This was the first international Consensus Conference on this subject in over a decade and was prompted by the availability of new culture independent diagnostics such as Film Array and the growing awareness of the potential for acquisition of multi drug resistant bacteria as a result of travel and the use of antibiotics. Dr. Connor has been the author of the sections on Travelers’ Diarrhea and Persistent Diarrhea in the CDC Health Information for International Travel "Yellow Book" for the past six years. In his clinical practice Dr. Connor was an early adopter of the BioFire FilmArray GI panel, the first physician in private practice in New York to utilize this new diagnostic technology as early as April 2014 and has now accumulated over two and a half years’ worth of data on diarrhea in returned travelers as well as community acquired cases.

Dr. Connor is Past President of the International Society of Travel Medicine (ISTM) an organization of over 3000 physicians and allied health professionals in over 75 countries. He is a consultant to the Centers for Disease Control and Prevention (CDC) and has been part of the Health Information for International Travel working group in the Division of Global Migration since 1997. He is the New York City site director for GeoSentinel, the emerging infectious diseases network of the CDC and ISTM. Dr. Connor was a member of the task force on Travel Medicine at the World Health Organization (WHO) in 2003. Dr. Connor has served as a consultant to the White House Medical Unit in the Clinton and Bush administrations and is an advisor in Travel Medicine for the U.S. Olympic Swim Team.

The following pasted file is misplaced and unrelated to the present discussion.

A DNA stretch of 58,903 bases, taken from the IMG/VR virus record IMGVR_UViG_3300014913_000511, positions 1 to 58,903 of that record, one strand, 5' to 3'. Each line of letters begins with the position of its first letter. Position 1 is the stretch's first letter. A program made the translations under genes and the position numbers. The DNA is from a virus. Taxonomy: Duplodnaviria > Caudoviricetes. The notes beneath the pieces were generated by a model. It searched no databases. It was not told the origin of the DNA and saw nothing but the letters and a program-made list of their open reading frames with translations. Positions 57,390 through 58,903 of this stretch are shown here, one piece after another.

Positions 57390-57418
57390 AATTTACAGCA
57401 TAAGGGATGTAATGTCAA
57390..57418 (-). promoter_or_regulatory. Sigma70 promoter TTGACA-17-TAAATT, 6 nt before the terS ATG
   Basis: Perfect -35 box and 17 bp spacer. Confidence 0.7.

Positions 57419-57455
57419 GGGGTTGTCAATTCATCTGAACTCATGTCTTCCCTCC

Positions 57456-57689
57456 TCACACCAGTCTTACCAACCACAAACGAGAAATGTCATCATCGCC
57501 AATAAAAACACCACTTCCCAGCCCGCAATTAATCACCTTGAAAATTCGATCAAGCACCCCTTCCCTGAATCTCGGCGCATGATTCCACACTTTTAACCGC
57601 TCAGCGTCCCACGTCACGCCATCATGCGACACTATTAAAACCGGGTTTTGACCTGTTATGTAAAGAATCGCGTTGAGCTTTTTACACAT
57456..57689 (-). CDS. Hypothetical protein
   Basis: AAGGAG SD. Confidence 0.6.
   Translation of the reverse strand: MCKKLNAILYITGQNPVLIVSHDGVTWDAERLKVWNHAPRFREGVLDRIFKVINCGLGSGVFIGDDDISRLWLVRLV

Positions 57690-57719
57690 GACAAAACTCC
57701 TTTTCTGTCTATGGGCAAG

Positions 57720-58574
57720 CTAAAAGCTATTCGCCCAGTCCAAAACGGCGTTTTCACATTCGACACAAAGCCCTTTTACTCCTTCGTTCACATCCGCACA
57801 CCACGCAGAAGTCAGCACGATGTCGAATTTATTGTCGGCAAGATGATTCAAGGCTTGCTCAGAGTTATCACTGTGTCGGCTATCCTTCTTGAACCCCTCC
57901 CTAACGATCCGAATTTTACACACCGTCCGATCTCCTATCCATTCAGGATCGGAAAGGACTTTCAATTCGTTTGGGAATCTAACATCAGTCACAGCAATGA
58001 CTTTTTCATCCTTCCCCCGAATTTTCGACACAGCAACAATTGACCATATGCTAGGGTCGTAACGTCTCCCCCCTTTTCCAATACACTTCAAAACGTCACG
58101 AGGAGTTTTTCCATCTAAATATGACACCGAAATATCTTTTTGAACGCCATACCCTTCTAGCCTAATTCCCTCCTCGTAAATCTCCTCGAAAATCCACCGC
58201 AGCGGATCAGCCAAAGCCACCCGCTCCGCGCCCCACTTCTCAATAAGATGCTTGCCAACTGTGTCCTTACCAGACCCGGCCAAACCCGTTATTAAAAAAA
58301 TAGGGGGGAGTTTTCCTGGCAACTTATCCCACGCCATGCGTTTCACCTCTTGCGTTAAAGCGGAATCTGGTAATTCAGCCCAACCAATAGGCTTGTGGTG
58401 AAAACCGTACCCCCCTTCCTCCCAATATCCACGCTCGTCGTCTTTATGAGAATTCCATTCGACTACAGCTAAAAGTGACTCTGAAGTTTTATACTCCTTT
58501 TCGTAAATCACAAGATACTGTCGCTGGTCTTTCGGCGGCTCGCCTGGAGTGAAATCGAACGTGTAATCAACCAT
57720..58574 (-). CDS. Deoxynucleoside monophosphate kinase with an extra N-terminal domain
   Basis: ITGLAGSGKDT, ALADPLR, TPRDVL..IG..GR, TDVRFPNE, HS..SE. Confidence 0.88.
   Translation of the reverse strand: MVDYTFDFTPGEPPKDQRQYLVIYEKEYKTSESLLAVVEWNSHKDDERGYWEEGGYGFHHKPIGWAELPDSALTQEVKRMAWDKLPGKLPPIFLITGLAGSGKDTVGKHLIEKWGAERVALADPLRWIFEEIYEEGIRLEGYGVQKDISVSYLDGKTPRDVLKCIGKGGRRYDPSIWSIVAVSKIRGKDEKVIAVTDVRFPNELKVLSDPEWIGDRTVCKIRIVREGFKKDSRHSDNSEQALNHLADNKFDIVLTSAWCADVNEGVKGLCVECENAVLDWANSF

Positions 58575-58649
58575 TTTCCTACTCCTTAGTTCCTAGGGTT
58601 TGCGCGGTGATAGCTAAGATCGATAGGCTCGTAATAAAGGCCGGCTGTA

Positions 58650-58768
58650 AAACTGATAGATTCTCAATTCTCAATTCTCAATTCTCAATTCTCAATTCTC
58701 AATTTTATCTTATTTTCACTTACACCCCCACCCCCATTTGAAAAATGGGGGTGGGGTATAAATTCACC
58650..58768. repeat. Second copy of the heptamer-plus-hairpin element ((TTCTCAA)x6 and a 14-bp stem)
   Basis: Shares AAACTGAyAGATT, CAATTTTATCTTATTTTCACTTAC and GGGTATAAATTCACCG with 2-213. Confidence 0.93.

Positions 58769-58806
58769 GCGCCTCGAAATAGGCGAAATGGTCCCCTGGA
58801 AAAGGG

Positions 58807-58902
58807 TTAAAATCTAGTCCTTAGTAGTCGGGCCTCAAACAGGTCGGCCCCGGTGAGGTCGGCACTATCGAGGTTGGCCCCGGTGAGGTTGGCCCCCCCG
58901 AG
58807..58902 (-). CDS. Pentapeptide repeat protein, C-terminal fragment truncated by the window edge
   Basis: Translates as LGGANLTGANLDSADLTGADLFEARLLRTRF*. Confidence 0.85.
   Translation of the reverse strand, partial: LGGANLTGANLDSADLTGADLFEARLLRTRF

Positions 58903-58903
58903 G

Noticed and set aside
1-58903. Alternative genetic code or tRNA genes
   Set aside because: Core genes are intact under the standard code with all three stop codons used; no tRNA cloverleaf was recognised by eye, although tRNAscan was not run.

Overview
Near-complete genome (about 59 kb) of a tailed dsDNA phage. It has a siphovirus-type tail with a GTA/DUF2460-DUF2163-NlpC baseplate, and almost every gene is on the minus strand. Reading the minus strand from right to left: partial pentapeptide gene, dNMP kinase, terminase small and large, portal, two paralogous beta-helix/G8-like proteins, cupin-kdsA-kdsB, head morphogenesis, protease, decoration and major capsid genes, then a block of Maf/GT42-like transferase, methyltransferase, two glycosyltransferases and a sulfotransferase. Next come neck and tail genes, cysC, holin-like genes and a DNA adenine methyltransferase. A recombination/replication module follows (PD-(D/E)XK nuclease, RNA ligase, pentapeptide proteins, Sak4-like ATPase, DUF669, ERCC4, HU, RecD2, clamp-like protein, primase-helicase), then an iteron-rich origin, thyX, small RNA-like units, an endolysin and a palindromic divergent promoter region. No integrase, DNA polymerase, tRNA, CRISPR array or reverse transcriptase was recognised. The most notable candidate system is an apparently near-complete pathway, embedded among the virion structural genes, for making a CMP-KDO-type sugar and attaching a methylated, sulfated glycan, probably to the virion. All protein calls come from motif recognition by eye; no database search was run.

Dr. Connor received his medical degree from the University of Texas Southwestern Medical School in Dallas. He completed both his internship and residency in internal medicine at the University of Texas Health Science Center Hospitals in San Antonio and his fellowship in gastroenterology at the New York Hospital-Cornell University Medical College.

Dr. Connor is a Fellow of the American Gastroenterological Association (AGA-F), Fellow of the Infectious Disease Society of America (FIDSA) and was awarded Fellowship in the Royal College of Physicians and Surgeons (Glasgow) FFTM, FRCPS.

Vice President: Phyllis Kozarsky, United States of America

Phyllis Kozarsky Phyllis Kozarsky, MD is a Professor of Medicine and Infectious Diseases at Emory University. She started Emory’s travel and tropical disease clinic in 1988 and began working as a consultant to CDC’s Division of Global Migration and Quarantine (DGMQ) shortly thereafter as the chief of travelers’ health. She remains a consultant to CDC’s DGMQ in travelers’ health and is the chief medical editor of CDC’s Health Information for International Travel, also known as the "Yellow Book."